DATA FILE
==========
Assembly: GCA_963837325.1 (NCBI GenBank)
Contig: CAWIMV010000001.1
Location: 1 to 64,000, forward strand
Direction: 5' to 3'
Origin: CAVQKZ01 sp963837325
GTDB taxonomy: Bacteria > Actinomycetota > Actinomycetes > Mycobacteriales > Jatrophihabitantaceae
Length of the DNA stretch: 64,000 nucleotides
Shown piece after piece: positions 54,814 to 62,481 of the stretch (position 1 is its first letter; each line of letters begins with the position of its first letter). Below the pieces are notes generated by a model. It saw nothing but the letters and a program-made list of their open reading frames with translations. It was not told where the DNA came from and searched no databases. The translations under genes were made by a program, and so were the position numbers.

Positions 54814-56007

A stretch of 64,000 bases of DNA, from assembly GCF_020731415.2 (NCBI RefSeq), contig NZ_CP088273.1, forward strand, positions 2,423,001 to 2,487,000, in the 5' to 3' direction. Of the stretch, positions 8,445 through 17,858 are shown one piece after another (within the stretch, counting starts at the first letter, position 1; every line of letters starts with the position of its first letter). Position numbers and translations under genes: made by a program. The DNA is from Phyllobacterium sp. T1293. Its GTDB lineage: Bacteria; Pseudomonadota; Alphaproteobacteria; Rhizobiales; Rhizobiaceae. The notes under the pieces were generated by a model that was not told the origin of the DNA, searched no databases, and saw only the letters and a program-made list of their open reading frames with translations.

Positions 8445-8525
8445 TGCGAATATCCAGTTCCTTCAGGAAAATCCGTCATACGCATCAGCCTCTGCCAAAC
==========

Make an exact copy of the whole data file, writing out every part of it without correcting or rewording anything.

Assembly: GCA_963837325.1 (NCBI GenBank)
Contig: CAWIMV010000001.1
Location: 1 to 64,000, forward strand
Direction: 5' to 3'
Origin: CAVQKZ01 sp963837325
GTDB taxonomy: Bacteria > Actinomycetota > Actinomycetes > Mycobacteriales > Jatrophihabitantaceae
Length of the DNA stretch: 64,000 nucleotides
Shown piece after piece: positions 54,814 to 62,481 of the stretch (position 1 is its first letter; each line of letters begins with the position of its first letter). Below the pieces are notes generated by a model. It saw nothing but the letters and a program-made list of their open reading frames with translations. It was not told where the DNA came from and searched no databases. The translations under genes were made by a program, and so were the position numbers.

Positions 54814-56007

A stretch of 64,000 bases of DNA, from assembly GCF_020731415.2 (NCBI RefSeq), contig NZ_CP088273.1, forward strand, positions 2,423,001 to 2,487,000, in the 5' to 3' direction. Of the stretch, positions 8,445 through 17,858 are shown one piece after another (within the stretch, counting starts at the first letter, position 1; every line of letters starts with the position of its first letter). Position numbers and translations under genes: made by a program. The DNA is from Phyllobacterium sp. T1293. Its GTDB lineage: Bacteria; Pseudomonadota; Alphaproteobacteria; Rhizobiales; Rhizobiaceae. The notes under the pieces were generated by a model that was not told the origin of the DNA, searched no databases, and saw only the letters and a program-made list of their open reading frames with translations.

Positions 8445-8525
8445 TGCGAATATCCAGTTCCTTCAGGAAAATCCGTCATACGCATCAGCCTCTGCCAAAC